Dietrich Bonhoeffer was born in 1906 in Breslau, Germany into an aristocratic family. As a boy, he was very musically talented. His family assumed he would grow up to be a musician. This is why they were surprised when he told them at the age of 14 he would train to become a priest.
After graduating from college, he traveled to America and also to Spain to expand his views and interest in oppression and outreach.
Upon his return to Germany, Bonhoeffer publicly spoke out against the newly elected leader Adolf Hitler. His comments of opposition over the radio did not coincide with the majority of the country's opinion of Hitler.
Bonhoeffer did not allow his peers to determine his opinion. He formed his opinion of Hitler by using his morals.
Bonhoeffer saw the potential of Hitler's Nazi party to infiltrate and control the church in Germany.
In 1933, he started the "Confessing Church". This church sought to speak and act against the Nazis. They opposed the new German Christian Movement, which was supported by the Nazi Party.
Discouraged by the lack of motivation in the confessing church to stand up against the Nazi Party, Bonhoeffer decided to take a position at a Protestant Church in London.
Bonhoeffer wrestled with this want to return to Germany, despite the hardships the country were experiencing because of Hitler's rule. Even though there was little hope, he returned to Berlin after two years in London.
Because of his comments of opposition to the state, Bonhoeffer had his rights to teach revoked.
Shortly after, the Confessing Church was shut down. Motivated to spread his ideas, Bonhoeffer traveled and taught all around Eastern Germany. He traveled in much danger, and taught ideas opposing the state which could result in his death. He also wrote frequently during his travels about his faith in God.
Dietrich Bonhoeffer was so worried that he would be forced to pledge allegiance to Adolf Hitler. He moved to the United States in 1939 but only stayed for two years. He felt guilty in the US for leaving Germany and avoiding hardship. His morals tugged at him for leaving his homeland. He felt encouraged to look past the struggles to come and to move back to Germany.
“I have come to the conclusion that I made a mistake in coming to America. … Christians in Germany will have to face the terrible alternative of either willing the defeat of their nation in order that Christian civilization may survive or willing the victory of their nation and thereby destroying civilization. I know which of these alternatives I must choose but I cannot make that choice from security.”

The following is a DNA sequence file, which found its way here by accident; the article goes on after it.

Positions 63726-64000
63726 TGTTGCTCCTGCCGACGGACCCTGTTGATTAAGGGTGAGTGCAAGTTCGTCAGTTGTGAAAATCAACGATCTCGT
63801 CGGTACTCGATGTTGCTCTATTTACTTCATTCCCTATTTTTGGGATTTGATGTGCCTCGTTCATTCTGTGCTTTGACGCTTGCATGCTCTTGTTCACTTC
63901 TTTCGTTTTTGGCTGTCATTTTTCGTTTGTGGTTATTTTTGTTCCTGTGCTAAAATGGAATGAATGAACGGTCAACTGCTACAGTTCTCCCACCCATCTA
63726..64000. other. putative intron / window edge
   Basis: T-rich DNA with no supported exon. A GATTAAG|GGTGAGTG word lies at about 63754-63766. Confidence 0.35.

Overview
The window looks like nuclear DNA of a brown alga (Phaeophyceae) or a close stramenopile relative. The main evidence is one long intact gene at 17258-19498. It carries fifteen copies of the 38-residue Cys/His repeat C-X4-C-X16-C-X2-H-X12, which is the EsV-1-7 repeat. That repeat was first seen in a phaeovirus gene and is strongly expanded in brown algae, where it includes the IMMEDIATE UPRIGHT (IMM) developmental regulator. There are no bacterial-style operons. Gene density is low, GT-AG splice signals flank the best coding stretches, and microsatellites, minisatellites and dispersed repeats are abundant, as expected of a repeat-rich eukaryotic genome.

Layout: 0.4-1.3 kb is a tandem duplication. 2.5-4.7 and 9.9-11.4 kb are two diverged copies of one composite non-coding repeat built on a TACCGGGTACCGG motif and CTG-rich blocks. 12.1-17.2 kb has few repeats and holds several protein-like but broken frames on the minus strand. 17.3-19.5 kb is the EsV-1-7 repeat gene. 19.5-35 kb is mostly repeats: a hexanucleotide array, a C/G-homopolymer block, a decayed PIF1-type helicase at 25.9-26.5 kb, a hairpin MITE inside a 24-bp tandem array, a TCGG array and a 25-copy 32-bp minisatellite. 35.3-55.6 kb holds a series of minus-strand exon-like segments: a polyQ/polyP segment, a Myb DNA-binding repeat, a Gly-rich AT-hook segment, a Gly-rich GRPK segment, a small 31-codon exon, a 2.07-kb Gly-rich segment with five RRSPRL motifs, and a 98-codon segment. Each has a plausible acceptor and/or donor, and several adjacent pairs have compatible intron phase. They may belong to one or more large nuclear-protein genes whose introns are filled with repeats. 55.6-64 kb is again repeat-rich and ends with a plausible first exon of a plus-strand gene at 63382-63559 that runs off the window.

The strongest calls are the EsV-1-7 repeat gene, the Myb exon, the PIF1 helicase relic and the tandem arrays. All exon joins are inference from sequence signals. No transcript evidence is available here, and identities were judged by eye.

During all of this, Bonhoeffer joined the Abwehr, which was the German military intelligence agency. His experiences in this agency cause Bonhoeffer to question his moral belief of pacifism. He began to accept that violence was needed to destroy the Nazi Party. His morals changed in this situation.
"I pray for the defeat of my nation."
Bonhoeffer made contact with American and British forces regarding the overthrow of the state his nation was in. He had to make the decision to oppose the land he called home, because he believed it was the morally right thing to do.
The government uncovered Bonhoeffer's involvement in helping German Jews, in the midst of their nation wide persecution, escape to Switzerland. He was arrested in April 1943 and taken to several prisons and eventually concentration camps in Germany. He continued to write about his beliefs on ethics.
In the concentration camps, Dietrich Bonhoeffer's faith was apparent. He stuck to his morals and encouraged those around him, even though everyone there had a bleak outlook on life. One prisoner had the following quote about Bonhoeffer.
“Bonhoeffer was different, just quite calm and normal, seemingly perfectly at his ease… his soul really shone in the dark desperation of our prison. He was one of the very few men I have ever met to whom God was real and ever close to him.”